PW starred A Boy at War: A Novel of Pearl Harbor, saying, "Mazer successfully fuses a strong portrayal of Adam's transformation with both a vivid account of the attack and subtle suggestions of the complexities of Japanese-American relations as played out in particular lives." Harry Mazer continued Adam Pelko's story in A Boy No More, and now concludes with Heroes Don't Run: A Novel of the Pacific War, in which Adam, now 17, enlists in the Marines in 1944 to face combat on Okinawa. (Aug.) Copyright 2005 Reed Business Information.
At seventeen, Adam Pelko should be preparing for his senior year of high school. World War II is raging, however, and the young man is determined to join the Marines-with or without his mother's permission. Adam's father died during the Japanese attack on Pearl Harbor, and his mother refuses to let her son enlist. Unfazed Adam persuades his mother to allow him to finish his last year of high school in New York State with his grandfather, a World War I veteran. Shortly after arriving in New York, Adam convinces Grandpa to sign papers allowing him to join the Marines, where he is sent to Okinawa, site of some of the bloodiest battles of the Pacific War. During an intense firefight, Adam's life is saved when his platoon leader sacrifices himself to shield Adam during a mortar attack. Mazer creates vivid descriptions of the final year of World War II, from boot camp and battles to Adam's recovery from his injuries and his difficulties readjusting to civilian life after the war ends. Adam's experiences, written in short chapters and letters to family and friends, describe a young man who wrestles with being called a hero when other soldiers did not return home alive. Younger readers interested in World War II stories will find Mazer's book to be a compelling conclusion to A Boy No More (Simon & Schuster, 2004) and a fitting companion to the author's critically acclaimed The Last Mission (Delacorte, 1979) Librarians willing to push this title should see fruit for their labors. VOYA CODES: 4Q 3P M J (Better than most, marred only by occasional lapses; Will appeal with pushing; Middle School, defined as grades 6 to 8; Junior High, defined as grades 7 to 9). 2005, Simon & Schuster, 128p., Ages11 to 15.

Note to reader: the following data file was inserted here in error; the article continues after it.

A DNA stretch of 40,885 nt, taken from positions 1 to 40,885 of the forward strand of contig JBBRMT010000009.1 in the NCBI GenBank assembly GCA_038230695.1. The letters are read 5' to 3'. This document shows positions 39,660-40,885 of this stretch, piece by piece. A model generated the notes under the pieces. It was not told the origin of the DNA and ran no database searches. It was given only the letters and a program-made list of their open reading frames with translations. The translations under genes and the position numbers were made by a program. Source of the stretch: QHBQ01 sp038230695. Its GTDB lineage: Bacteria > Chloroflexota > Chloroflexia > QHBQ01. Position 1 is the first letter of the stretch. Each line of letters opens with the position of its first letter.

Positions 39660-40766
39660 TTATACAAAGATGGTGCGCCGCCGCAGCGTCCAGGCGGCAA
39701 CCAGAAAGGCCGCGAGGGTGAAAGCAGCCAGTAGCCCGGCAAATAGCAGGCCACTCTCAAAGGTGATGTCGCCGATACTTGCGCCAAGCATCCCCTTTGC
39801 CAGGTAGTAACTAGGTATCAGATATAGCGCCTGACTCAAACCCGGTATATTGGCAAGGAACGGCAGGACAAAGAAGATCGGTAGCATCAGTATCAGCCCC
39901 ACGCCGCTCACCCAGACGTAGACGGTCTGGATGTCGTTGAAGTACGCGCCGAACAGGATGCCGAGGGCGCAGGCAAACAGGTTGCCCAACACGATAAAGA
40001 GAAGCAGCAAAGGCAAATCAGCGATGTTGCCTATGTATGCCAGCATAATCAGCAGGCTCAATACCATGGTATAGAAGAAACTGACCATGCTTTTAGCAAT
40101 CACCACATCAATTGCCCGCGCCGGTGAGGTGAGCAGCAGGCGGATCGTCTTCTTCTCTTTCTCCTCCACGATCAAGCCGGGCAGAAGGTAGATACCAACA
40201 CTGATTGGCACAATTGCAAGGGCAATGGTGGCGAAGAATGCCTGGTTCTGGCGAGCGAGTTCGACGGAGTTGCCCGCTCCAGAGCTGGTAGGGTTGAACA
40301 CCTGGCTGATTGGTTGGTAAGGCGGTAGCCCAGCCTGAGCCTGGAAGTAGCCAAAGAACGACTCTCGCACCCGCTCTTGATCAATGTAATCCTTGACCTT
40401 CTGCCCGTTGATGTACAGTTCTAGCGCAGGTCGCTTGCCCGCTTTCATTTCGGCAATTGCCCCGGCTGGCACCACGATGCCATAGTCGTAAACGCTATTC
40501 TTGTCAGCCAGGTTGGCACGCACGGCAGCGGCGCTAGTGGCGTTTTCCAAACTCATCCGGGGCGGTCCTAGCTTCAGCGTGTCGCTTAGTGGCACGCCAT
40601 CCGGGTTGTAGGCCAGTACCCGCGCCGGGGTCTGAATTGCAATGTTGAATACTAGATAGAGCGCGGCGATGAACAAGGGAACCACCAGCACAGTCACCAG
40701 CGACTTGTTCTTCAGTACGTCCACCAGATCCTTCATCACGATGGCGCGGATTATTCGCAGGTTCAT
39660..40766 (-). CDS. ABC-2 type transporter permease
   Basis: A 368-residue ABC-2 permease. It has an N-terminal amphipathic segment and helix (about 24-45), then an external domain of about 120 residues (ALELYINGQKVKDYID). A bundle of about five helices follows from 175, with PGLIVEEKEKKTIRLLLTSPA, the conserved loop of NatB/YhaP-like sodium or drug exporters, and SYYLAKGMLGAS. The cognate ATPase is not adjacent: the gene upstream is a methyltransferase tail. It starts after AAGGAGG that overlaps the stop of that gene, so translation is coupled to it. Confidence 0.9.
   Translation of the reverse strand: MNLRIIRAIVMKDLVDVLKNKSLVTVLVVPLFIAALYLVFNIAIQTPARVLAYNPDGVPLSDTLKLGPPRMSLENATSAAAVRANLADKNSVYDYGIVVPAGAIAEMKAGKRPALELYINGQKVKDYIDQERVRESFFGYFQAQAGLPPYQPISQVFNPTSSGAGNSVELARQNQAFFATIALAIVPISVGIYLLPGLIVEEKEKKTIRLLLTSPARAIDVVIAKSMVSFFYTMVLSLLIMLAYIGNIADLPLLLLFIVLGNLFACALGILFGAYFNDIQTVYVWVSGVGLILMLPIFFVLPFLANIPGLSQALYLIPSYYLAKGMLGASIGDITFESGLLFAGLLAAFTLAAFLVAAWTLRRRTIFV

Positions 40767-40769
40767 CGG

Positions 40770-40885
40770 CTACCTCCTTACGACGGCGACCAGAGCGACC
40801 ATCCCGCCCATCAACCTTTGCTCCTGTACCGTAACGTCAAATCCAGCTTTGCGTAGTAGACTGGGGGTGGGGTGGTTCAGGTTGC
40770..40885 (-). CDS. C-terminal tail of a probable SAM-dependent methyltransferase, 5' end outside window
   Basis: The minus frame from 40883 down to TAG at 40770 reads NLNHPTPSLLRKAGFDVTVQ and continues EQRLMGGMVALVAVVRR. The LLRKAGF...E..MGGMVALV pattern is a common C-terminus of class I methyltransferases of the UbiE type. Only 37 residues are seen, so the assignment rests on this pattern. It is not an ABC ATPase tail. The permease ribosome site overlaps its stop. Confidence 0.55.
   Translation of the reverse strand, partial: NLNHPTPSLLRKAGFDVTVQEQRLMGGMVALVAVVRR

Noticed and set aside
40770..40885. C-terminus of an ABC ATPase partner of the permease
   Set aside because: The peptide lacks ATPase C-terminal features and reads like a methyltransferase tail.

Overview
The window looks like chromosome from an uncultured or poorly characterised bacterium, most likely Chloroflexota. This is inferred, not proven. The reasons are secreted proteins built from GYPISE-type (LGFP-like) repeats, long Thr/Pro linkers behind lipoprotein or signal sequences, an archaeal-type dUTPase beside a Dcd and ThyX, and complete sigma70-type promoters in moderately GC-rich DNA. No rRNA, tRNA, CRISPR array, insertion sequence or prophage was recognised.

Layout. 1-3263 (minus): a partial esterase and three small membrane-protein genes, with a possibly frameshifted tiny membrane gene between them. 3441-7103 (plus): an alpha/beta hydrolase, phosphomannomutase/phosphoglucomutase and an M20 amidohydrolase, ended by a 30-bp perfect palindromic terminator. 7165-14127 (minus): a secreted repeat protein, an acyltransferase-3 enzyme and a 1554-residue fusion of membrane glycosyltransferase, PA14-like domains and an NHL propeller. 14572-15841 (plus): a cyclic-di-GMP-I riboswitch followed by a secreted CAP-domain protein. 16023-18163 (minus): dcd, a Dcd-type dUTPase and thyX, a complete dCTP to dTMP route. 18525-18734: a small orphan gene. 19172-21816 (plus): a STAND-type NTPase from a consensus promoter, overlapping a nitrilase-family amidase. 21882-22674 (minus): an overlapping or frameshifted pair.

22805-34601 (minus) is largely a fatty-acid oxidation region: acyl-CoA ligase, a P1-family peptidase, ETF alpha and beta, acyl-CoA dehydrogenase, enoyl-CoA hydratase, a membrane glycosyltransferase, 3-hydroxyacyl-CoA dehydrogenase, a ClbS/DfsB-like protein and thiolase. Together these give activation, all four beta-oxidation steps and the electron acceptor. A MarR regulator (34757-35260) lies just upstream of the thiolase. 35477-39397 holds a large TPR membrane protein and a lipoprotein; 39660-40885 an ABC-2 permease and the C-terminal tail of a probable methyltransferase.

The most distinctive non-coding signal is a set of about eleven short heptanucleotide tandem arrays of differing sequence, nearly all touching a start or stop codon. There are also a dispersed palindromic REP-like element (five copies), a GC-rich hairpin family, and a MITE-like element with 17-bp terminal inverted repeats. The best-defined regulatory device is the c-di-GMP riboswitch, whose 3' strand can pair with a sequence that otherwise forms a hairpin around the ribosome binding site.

Gr 5-9-In this final entry in a trilogy about a boy coming of age during World War II, Mazer shows how his hero handles actual military service. The book brings a sense of completion to Adam Pelko's story, which began in Honolulu just before the attack on Pearl Harbor. Determined to fight as a Marine, Adam, now 17, talks his grandfather into letting him enlist, although he knows his mother will be furious. Boot camp, with its indignities and hardships, is vividly portrayed, and when Adam arrives in the Pacific arena as a full-fledged soldier, Mazer does a good job of depicting the mind-numbing slog of war. More realistic than many novels about combat for this audience, violence is present without being glorified or unrealistically softened. Adam's first-person narrative brings immediacy to his experiences, but most of the other soldiers and civilians lack focus. Characters who were important in previous titles stay mostly offstage, making it possible to appreciate this offering without reading the others. A historical note covers the basic facts for those wanting to know more. A quick, action-packed read.-Carol A. Edwards, Douglas County Libraries, Castle Rock, CO Copyright 2005 Reed Business Information.
The battle for Okinawa, in 1945, was the last major battle of WWII, and Adam Pelko enlisted just in time to be there. His father had died at Pearl Harbor and Adam hopes to honor him by fighting admirably. But the war is horrible, and Adam comes to know war, death and injury for the first time, returning home a changed man. It's a familiar story, told here in telegraphic, first-person prose, strong on plot but short on character development, perfect for the reluctant or inexperienced reader. The historical note is the best part of this volume, full of interesting details about the battle and the end of the war. Timed to coincide with the anniversaries of V-J Day and the end of WWII, this conclusion to the trilogy begun with A Boy at War: A Novel of Pearl Harbor (2001) and A Boy No More (2004) will attract young history enthusiasts and be valuable in school units on the war. (Fiction. 9-14)